According to Lily: Accepted Discrimination in the Forms of Transphobia and Abelism


Courtesy of New York Times

Photograph of people fighting for disability rights

Lily Ives, Editor in Chief

Do you find it funny when you see a man in a dress? Maybe not in a daily context, but how about in a comedy film? Do you find stutters funny in this same context? Or maybe some deformities?

These are perfect examples of normalized discrimination in the forms of transphobia and ableism. 

Ableism is a form of discrimination against people who have disabilities, which includes everything from a stutter, to being on the autism spectrum, or having visible deformities. Transphobia is discrimination against people who are binary trans (which means that they don’t identify with their birth binary sex, but rather with the opposite binary gender) or people who are genderfluid/nonbinary (meaning that they don’t completely identify with either binary male or female). 

Both of these are forms of discrimination incredibly normalized in society today, with ableism being treated as commonplace. Until recently, the r-slur (r*tarted) was a part of the normal lexicon, with it being used the exact same way that something like “stupid” would be used. This type of ableist language is considered completely fine to say, and that’s where the root of the issue comes from.

This issue is similarly seen when we talk about the way trans people are seen by society. It is still considered either funny or a clear indicator that a person is gay if you see a man/male aligned person in a dress or makeup. In reality, a number of these people may be nonbinary or they may even be transwomen, who are simply dressed as their gender.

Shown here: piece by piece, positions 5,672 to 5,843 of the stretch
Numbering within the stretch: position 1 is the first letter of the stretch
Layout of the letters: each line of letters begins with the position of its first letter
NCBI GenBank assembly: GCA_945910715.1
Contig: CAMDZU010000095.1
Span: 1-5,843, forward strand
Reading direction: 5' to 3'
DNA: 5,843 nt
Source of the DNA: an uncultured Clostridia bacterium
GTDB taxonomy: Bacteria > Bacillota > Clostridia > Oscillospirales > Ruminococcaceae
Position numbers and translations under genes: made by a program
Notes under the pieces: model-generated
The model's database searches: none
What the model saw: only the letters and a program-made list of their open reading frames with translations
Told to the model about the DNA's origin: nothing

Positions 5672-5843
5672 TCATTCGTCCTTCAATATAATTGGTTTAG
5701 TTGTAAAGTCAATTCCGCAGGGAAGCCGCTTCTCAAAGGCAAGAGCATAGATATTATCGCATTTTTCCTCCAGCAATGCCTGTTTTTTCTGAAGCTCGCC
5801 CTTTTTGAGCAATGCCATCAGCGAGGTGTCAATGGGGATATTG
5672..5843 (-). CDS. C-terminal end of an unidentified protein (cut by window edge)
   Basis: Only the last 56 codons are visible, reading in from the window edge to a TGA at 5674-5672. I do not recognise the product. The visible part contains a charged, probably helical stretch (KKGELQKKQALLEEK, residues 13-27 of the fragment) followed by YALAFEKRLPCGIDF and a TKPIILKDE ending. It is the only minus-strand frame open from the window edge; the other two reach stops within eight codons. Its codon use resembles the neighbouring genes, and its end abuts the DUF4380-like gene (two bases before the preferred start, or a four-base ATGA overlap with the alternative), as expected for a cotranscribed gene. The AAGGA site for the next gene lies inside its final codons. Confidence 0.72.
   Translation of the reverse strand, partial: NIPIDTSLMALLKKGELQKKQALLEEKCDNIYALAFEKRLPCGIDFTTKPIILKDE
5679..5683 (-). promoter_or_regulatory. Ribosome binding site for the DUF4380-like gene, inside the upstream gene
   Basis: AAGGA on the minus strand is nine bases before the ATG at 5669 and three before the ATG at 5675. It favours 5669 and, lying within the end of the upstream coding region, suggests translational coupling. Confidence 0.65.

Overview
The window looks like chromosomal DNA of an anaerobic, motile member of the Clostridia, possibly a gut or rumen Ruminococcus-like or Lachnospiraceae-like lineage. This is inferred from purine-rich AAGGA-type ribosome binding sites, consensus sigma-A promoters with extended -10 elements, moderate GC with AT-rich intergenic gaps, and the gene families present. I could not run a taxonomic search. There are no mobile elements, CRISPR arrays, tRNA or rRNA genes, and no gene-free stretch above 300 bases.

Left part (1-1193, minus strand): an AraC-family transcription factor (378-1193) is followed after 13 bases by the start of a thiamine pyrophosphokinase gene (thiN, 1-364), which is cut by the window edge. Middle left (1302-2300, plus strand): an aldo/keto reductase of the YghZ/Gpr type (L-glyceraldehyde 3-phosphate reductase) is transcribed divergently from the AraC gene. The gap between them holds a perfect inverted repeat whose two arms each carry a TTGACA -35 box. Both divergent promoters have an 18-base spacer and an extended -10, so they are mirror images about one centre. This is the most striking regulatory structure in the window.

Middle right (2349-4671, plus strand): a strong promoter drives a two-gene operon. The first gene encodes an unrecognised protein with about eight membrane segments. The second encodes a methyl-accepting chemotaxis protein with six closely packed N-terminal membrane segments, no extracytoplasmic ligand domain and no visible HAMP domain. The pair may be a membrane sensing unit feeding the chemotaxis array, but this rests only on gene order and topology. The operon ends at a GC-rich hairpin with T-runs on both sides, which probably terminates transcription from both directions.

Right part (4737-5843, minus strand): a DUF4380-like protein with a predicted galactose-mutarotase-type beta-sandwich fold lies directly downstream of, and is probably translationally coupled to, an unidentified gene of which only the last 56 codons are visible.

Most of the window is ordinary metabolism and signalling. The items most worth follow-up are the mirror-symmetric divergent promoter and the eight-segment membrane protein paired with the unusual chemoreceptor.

Now, to be clear, I’m not trying to attack anyone or demonize anybody reading this. These concepts being portrayed as funny is incredibly normal in our society and most people don’t even consider them as being harmful unless they are a part of the group being made fun of. It’s not truly your fault for not realizing this. 

To try and fight this kind of accepted discrimination and hateful ways of speaking we need to be aware of when we engage in this type of word and phrase choice. Think hard about what you choose to say and how that is perceived by the people that surround you. 

Besides just language, there a number of different ways to fight back against discrimination. One of the biggest things that you can do is educate yourself about issues that are faced by people with disabilities and trans people. Here’s a link about issues facing trans individuals and here are two that are about fighting back against ableism. For good measure, here is another piece about the history of the disability rights movement. 

The main point I am putting forth is that we need to be much more aware of how our actions are negatively affecting people around us. Basically, educate yourself and apply your knowledge to your everyday life.